PLOT: When a runaway pregnant teen (Hudgens) is rejected by her previously absent biological father (Fraser), she finds a new place to live.
WHO'S IT FOR? If you're curious about what Vanessa Hudgens looks like trying to win your drama kudos, Gimme Shelter is worth a look. Similarly, if you like easygoing bottlings of spirit-lifters, Gimme Shelter has your prescription.
Can you judge a movie by the weepy Celine Dion song that plays during the credits? For Gimme Shelter, a tale of a pregnant teen lost in the "system," such is about half true. Not at all related to the Rolling Stones song which is a phrase also never uttered in this story, Gimme Shelter is a clash of sincerity and insincerity, where its large artistic license to a wishfully uplifting true story can be used for good, or for ruthless schmaltz.
One of its sincere angles can be found in Hudgens' performance. It's a mostly external role, certainly with the appeal of getting grimed up as a bid to be taken seriously as an actress as a whole. There's a wavering accent thrown in as well, amongst a grungy appearance. But Hudgens, when looking at her character as a teenager and not disposing of her as an archetype, gives Apple a strong, definitive sense of angst. Some of this is represented in moments which involve Apple embodying the movie's idea about judging others on appearances; we watch her try to manage the treatment of impatient nurses or selfish mother figures, only to be treated condescendingly. This is where Hudgens' intent on recreating a broad story feels the most believable.
That being said, Gimme Shelter's brightest light might be a supporting turn from Ann Dowd. Great as she is known to be, she provides the movie's strongest moment with a monologue about trying to hold onto her own dignity while she was previously in a life situation similar to Apple's. She is authoritative, but clearly conceivable to what she represents, and helps package the story's wish of second chances with stalwart earnestness. When the film focuses on a group of girls in a shared situation of forced maturity, Dowd's words protect the movie's representation of teen motherhood from fears of dramatic manipulation. Simultaneously, she provides a tangible example of the heroic work that becomes an uplifting factor to witness within this movie.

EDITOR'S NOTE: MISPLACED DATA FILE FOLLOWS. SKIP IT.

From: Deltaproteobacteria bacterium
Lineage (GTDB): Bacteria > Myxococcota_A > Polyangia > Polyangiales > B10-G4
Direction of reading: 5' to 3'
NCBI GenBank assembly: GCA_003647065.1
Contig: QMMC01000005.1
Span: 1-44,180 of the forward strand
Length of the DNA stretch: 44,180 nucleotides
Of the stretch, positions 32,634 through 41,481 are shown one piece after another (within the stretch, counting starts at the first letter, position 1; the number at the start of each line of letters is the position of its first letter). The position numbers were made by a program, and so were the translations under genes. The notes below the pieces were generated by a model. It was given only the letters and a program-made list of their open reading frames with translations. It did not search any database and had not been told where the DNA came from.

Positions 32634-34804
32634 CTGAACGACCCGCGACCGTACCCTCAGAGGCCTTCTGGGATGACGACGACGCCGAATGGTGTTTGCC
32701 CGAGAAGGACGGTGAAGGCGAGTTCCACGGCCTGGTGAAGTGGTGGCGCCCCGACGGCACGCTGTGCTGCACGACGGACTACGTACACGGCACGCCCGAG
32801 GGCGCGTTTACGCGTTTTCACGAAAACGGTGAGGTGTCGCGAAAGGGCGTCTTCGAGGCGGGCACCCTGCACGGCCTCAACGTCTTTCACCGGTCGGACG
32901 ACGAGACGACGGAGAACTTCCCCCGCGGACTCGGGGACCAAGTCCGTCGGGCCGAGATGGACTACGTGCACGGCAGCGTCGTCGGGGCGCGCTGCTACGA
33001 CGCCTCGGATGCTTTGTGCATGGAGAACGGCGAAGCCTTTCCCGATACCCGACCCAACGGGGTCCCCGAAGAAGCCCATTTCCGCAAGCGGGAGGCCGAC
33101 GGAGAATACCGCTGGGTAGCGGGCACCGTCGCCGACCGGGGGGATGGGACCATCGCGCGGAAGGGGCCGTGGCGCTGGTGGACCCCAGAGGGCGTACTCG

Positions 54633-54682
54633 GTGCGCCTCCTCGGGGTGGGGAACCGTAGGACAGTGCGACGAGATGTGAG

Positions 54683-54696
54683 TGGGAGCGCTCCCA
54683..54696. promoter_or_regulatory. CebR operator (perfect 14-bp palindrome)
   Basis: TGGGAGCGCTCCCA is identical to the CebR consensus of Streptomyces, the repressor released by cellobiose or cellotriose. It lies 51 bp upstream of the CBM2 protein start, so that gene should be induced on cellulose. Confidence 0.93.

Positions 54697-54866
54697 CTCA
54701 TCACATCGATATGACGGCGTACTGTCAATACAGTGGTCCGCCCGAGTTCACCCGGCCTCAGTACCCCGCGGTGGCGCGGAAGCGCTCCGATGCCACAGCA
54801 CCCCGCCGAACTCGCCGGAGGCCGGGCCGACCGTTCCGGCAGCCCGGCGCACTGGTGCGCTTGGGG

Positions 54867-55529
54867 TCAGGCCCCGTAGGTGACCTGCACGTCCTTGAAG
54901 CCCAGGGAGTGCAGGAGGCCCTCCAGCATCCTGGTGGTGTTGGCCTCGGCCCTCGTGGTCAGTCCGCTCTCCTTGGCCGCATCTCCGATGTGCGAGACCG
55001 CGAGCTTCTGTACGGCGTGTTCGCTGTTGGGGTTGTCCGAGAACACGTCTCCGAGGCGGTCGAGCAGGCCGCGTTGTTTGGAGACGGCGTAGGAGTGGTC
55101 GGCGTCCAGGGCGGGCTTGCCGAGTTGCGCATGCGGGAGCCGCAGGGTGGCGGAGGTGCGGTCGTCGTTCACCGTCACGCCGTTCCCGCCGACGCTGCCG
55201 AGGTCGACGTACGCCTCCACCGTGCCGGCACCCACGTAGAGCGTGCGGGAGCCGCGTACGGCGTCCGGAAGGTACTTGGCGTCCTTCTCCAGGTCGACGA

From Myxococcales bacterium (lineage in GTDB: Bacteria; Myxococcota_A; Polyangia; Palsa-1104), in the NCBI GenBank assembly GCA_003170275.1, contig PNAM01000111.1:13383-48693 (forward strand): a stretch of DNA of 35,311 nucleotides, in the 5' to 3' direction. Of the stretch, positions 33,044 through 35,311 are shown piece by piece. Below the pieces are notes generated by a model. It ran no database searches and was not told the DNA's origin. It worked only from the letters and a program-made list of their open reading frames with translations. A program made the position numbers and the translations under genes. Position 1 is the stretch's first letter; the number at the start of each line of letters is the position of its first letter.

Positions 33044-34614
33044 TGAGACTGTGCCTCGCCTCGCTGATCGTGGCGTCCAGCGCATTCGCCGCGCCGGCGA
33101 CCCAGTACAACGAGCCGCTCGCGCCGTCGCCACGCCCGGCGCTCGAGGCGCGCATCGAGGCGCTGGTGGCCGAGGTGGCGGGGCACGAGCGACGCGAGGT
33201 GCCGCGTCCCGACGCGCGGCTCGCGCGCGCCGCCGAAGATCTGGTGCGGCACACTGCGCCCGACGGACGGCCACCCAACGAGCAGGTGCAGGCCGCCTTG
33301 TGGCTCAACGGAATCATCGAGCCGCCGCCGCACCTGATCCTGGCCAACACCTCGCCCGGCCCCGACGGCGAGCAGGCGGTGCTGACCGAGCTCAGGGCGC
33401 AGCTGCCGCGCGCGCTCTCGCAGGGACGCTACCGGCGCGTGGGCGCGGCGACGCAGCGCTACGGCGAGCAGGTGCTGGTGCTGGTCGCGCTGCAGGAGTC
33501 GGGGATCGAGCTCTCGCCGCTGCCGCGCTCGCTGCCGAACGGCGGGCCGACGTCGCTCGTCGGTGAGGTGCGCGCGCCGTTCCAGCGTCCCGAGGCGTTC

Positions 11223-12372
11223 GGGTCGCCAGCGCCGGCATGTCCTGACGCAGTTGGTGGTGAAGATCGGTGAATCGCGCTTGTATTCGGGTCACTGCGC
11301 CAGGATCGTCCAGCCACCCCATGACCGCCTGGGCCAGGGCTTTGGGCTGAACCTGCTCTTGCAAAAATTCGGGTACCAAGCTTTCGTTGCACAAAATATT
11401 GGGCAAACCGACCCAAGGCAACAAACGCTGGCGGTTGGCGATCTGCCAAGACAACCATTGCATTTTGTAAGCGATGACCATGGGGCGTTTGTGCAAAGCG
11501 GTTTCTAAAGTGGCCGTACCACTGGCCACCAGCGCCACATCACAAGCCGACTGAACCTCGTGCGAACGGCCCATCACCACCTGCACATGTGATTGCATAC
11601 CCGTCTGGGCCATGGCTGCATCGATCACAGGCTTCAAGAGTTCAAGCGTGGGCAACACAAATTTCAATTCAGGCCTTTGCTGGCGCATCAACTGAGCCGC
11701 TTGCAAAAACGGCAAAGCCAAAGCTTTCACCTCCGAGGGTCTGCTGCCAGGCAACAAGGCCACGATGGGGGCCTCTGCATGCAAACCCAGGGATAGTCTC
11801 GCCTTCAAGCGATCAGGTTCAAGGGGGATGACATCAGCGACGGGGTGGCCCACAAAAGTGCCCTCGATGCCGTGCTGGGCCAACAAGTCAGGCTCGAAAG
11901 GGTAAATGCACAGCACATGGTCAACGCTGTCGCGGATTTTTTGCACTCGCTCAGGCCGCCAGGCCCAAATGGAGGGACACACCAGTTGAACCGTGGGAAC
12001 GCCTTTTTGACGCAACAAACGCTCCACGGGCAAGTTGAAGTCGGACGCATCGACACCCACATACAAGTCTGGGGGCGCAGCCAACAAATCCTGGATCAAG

While writer/director Ron Krauss, might have two at least decent performances to work with, he is too raw with other characters. James Earl Jones, for example, is too angelically pristine, even for a priest character. Brendan Fraser as well, is dopey and tough to take seriously, even as a father who can't control the actions of his abandoned biological daughter.
The worst, however, is a rabid performance from Rosario Dawson, who uses her character's cracked-out teeth to chomp on scenery as much as possible, with no taming from Bass to be seen. Popping in and out of Apple's journey of self redemption, she initially starts as a manageable take on Apple's potential future which she represents, kicking off Gimme Shelter with a slightly disturbing physical confrontation between her and Hudgens. But Dawson later shows her true colors to be a cheap dramatic device, an overflowing Debbie Downer who has ridiculous timing, and always seems to know where Apple can be found. Dawson obviously (and rightfully so) wasn't gunning for an awards-friendly type of glamorous drug addict, but she should be thankful the Razzies only really start paying attention once the summer begins.
For a story that does have the ability to connect to an audience, it is frustrating that Gimme Shelter reverts to melodramatic simplicity, mushy moments and desperate drama. But by its conclusion, one that stands as a perfect mix of this movie's schmaltz with its sincerity, such a quality becomes expected. Even when the film is trying to argue about a gray quality within humans, its drama comes with a specifically black or white bluntness. Such makes the film easy to follow - if you enjoy not fully watching things you're paying for - but similarly easy to dispose.
FINAL SCORE: 4/10